Lee and Gu faced one another in Chengdu – the capital city of Sichuan, China – having traveled straight there after their game at the 10th Chunlan Cup two days earlier.
The only game that mattered
After Lee won game 2 of this jubango in February, he led the 10 game match 2-0.
Since Gu lost game 2 in regrettable circumstances, many Go fans reasonably surmised that Lee would have the psychological advantage going into the third game today.
However, over the last week, Lee and Gu have played three games together. Not only is this very unusual, but it may have helped to restore Gu’s confidence.
Because of this, it’s hard to say who had the momentum going into today’s game. Some commentators argued that Lee was saving his energy for the jubango, but perhaps that’s because they were rooting for Lee.
We do know one thing for sure though; that today’s game was the only one that really mattered to both players. And Gu Li won.
Good news for Go fans
This is, of course, good news for all Go fans – except perhaps the most die hard Lee Sedol fans. A close score increases the likelihood that we’ll be able to enjoy all 10 games.
It also makes the series more exciting to follow.
An Younggil’s brief game analysis
Black 17 was an interesting attachment, and the first fight started there. The result up to 31 was a bit better for White (Gu Li), because he became very thick and powerful at the top.
White 36 was an unusual move, and a big fight began when Black responded at 37. It was very complicated, and the result up to 61 was playable for both.
Black 63 was a severe response to White’s attachment at 62 and the trade up to 71 looked playable for Black, but it was actually an even result.
White 78 and 82 were a nice combination, and the invasion at 86 was painful for Black, because White’s influence at the top was too strong.
Black 87 and 89 were questionable, and White 90 showed Gu Li’s nice sense of play. Black 91 was an another questionable move, and White executed a nice counter-attack with 92 and 94.
White established a solid lead with 102, but Lee started to catch up again with 113 and 115. White 116 and 124 were slack, and Lee caught up through to 144.
However, Black 147 was a big mistake, and the game became difficult for Black again. And when White played at 162, the game became desperate for Black.
White 178 was a big mistake too, but Gu stayed calm with 182 and maintained his lead.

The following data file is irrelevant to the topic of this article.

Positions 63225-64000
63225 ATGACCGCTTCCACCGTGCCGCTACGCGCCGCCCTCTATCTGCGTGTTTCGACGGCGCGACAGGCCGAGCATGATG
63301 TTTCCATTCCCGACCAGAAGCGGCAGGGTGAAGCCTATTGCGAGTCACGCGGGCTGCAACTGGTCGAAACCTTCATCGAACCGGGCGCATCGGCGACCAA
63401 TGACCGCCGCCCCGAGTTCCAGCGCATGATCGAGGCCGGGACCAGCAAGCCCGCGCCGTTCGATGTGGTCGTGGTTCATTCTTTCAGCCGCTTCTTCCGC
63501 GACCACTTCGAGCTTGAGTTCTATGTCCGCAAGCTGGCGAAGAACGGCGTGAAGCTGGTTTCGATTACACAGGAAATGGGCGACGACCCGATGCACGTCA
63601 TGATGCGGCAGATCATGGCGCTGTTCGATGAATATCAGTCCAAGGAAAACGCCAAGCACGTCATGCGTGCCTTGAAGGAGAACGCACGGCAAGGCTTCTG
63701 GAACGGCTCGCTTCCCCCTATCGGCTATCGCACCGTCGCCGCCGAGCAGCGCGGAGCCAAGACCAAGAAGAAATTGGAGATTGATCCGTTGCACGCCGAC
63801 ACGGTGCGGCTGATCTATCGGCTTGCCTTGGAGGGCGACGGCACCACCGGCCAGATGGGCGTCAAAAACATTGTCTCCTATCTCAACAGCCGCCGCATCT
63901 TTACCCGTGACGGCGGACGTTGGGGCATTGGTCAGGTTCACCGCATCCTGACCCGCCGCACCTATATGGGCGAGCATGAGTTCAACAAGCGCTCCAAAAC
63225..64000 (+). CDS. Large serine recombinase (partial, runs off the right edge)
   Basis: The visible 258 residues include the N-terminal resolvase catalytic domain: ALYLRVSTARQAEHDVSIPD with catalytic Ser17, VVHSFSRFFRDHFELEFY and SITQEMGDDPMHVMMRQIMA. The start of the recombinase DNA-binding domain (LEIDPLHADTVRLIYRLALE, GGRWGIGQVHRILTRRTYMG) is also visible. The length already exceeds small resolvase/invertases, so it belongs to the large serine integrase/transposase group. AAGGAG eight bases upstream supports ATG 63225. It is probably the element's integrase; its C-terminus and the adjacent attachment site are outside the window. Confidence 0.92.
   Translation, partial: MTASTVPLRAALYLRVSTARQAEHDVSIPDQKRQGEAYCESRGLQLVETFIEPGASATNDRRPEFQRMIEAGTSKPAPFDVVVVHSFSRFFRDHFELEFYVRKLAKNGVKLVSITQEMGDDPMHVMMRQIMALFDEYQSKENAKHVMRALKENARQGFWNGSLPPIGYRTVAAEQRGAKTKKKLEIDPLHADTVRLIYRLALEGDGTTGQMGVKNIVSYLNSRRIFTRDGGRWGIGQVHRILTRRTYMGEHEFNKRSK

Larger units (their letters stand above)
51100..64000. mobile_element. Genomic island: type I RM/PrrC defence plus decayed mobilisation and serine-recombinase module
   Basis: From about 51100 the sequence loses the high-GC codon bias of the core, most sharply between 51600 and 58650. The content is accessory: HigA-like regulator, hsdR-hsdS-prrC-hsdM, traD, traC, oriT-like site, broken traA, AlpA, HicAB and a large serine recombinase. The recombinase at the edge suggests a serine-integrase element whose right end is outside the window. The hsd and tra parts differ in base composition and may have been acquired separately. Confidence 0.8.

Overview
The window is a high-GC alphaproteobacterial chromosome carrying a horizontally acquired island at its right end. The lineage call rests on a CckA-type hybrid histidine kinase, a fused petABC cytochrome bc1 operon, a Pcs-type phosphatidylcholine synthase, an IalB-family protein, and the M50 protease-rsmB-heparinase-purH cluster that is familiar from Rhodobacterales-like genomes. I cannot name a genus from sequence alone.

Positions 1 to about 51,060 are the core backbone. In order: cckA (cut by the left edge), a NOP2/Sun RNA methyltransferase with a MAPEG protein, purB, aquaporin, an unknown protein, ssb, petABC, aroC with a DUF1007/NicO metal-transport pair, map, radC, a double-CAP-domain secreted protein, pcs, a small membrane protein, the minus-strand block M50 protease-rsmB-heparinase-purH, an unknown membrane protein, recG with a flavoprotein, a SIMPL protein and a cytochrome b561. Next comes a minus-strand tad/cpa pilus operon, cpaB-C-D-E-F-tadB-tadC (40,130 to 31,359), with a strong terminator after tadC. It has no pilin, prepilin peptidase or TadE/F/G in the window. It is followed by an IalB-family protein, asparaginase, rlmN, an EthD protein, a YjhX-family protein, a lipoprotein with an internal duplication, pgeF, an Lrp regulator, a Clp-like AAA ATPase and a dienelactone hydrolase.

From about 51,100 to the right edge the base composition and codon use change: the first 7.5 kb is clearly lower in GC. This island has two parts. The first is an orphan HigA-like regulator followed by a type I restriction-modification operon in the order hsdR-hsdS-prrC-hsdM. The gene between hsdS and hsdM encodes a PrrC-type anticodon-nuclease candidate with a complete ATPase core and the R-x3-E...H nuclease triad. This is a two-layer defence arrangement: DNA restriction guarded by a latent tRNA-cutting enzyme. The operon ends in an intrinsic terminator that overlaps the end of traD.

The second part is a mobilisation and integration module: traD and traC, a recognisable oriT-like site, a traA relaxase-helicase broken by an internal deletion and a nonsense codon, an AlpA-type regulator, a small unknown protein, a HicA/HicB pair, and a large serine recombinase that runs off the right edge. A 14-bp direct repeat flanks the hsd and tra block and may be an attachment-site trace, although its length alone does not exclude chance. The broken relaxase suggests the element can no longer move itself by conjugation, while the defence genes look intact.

Black 185 was the last losing move for Lee. It should have been played at 186 instead. Black couldn’t find any more chances to catch up after White 188 and Lee Sedol resigned soon afterwards.
It was a very interesting game to watch, but both players seemed to make more mistakes than they usually do. That could be because it was a very complicated game, but they also they seemed to lose focus at some points in the game.
Recently, both Lee and Gu have played quite a lot of games and they had very little time to rest before today’s game. I think they both seem exhausted and neither player is in their best form at the moment.
Both players will work hard to recover and get back into shape – physically and mentally – in time for game 4.
More commentary to follow soon
Reviewing the game in detail will take more time, but Younggil will be back soon with his full commentary of game 3.
Game 4 will be held in Korea, on April 27, 2014.
While you’re waiting, you can review all our articles about the match on our Gu Li vs Lee Sedol Jubango page.
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The MLily Gu vs Lee Jubango
Two of the world’s top Go players, Lee Sedol and Gu Li, will play a jubango throughout 2014, to decide which of them is the stronger player.
A jubango is a 10 game match between two players. The term originates from the Japanese language and has been imported into English language Go parlance. The first player to win six games wins the match.
Lee Sedol vs Gu Li
David Ormerod, with Younggil An and Jingning Xue